A multiresolution analysis (MRA) or multiscale approximation (MSA) is the design method of most of the practically relevant discrete wavelet transforms (DWT) and the justification for the algorithm of the fast wavelet transform (FWT). It was introduced in this context in 1988/89 by Stephane Mallat and Yves Meyer and has predecessors in the microlocal analysis in the theory of differential equations (the ironing method) and the pyramid methods of image processing as introduced in 1981/83 by Peter J. Burt, Edward H. Adelson and James L. Crowley.


A multiresolution analysis of the Lebesgue space consists of a sequence of nested subspaces

that satisfies certain self-similarity relations in time-space and scale-frequency, as well as completeness and regularity relations.

Important conclusions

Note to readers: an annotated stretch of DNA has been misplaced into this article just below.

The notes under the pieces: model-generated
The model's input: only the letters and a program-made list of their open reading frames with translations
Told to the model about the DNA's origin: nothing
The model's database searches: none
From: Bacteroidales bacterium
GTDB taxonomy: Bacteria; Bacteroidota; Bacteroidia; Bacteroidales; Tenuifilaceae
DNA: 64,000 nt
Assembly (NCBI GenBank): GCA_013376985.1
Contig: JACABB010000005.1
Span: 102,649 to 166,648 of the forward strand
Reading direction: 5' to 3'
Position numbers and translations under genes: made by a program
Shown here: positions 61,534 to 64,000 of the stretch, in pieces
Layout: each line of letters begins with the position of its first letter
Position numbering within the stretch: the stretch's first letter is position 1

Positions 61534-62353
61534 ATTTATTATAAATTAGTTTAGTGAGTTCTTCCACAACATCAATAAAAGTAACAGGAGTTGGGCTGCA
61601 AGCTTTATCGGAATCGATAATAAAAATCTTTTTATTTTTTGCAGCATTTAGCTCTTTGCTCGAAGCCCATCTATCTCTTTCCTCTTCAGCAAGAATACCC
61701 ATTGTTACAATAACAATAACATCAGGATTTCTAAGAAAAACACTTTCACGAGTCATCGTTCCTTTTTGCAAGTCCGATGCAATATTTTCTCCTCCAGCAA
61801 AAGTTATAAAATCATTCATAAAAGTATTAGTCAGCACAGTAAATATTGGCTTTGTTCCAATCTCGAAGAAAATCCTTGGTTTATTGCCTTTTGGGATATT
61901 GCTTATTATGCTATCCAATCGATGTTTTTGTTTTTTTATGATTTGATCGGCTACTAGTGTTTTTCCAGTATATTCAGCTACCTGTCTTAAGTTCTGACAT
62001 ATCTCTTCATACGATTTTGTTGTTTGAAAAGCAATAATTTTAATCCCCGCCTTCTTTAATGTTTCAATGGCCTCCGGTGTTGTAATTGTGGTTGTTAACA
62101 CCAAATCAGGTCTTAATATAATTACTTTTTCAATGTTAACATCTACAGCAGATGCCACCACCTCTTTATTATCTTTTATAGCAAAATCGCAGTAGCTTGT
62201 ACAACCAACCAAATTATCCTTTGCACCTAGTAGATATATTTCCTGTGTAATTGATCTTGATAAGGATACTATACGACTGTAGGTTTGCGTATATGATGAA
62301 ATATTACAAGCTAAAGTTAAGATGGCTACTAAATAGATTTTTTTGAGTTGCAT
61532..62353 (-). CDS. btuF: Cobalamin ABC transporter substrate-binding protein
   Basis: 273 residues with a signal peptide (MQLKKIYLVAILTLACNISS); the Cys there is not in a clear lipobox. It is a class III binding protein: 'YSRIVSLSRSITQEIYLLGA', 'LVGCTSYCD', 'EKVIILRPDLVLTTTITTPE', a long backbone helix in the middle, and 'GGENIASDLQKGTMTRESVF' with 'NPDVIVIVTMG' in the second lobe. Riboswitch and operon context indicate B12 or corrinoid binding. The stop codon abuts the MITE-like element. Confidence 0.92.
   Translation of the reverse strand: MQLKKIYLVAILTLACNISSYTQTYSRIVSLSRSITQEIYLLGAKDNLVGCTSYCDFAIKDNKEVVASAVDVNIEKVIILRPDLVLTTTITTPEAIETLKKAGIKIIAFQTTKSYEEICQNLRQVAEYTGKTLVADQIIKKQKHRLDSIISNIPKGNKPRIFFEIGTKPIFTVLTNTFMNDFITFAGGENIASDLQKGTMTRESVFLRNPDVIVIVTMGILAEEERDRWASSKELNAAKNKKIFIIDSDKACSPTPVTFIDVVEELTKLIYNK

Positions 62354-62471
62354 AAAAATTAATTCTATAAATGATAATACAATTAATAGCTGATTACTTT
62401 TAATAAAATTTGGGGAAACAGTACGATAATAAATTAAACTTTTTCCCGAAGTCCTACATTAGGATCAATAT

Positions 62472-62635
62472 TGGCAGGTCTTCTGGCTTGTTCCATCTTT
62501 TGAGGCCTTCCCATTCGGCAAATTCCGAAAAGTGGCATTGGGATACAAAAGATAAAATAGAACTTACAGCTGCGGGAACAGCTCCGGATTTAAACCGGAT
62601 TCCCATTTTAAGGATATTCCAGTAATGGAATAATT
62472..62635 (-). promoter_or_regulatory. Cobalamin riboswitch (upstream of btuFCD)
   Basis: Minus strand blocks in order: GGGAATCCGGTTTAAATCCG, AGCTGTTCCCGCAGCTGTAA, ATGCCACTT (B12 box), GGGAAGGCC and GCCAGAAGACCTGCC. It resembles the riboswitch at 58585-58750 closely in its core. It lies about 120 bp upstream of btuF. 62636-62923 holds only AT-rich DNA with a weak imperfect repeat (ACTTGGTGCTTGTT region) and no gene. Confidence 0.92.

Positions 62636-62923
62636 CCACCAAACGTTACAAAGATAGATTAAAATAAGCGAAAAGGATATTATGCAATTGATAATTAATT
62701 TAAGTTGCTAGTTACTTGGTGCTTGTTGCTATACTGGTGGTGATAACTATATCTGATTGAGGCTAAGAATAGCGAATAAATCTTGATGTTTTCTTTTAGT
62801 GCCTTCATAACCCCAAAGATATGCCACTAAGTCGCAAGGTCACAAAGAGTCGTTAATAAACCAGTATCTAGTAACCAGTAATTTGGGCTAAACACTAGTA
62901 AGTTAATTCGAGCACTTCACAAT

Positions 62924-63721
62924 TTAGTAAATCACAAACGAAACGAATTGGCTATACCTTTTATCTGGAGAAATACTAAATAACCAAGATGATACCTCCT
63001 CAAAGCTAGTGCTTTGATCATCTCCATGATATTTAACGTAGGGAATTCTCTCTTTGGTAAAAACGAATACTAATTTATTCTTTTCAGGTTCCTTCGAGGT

In the case of one continuous (or at least with bounded variation) compactly supported scaling function with orthogonal shifts, one may make a number of deductions. The proof of existence of this class of functions is due to Ingrid Daubechies.

Assuming the scaling function has compact support, then implies that there is a finite sequence of coefficients for , and for , such that

Defining another function, known as mother wavelet or just the wavelet

one can show that the space , which is defined as the (closed) linear hull of the mother wavelet's integer shifts, is the orthogonal complement to inside .[1] Or put differently, is the orthogonal sum (denoted by ) of and . By self-similarity, there are scaled versions of and by completeness one has

thus the set

is a countable complete orthonormal wavelet basis in .

See also


  1. ^ Mallat, S.G. "A Wavelet Tour of Signal Processing". www.di.ens.fr. Retrieved 2019-12-30.